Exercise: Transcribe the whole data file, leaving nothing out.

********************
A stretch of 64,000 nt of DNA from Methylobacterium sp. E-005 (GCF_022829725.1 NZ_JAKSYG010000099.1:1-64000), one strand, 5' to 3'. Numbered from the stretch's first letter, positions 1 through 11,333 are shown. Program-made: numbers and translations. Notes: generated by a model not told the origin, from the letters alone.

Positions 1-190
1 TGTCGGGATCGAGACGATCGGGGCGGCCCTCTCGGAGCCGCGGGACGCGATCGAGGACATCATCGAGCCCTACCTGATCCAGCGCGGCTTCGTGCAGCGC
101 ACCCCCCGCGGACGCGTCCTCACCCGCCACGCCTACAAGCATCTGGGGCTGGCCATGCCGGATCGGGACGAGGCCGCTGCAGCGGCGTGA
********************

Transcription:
A stretch of 64,000 nt of DNA from Methylobacterium sp. E-005 (GCF_022829725.1 NZ_JAKSYG010000099.1:1-64000), one strand, 5' to 3'. Numbered from the stretch's first letter, positions 1 through 11,333 are shown. Program-made: numbers and translations. Notes: generated by a model not told the origin, from the letters alone.

Positions 1-190
1 TGTCGGGATCGAGACGATCGGGGCGGCCCTCTCGGAGCCGCGGGACGCGATCGAGGACATCATCGAGCCCTACCTGATCCAGCGCGGCTTCGTGCAGCGC
101 ACCCCCCGCGGACGCGTCCTCACCCGCCACGCCTACAAGCATCTGGGGCTGGCCATGCCGGATCGGGACGAGGCCGCTGCAGCGGCGTGA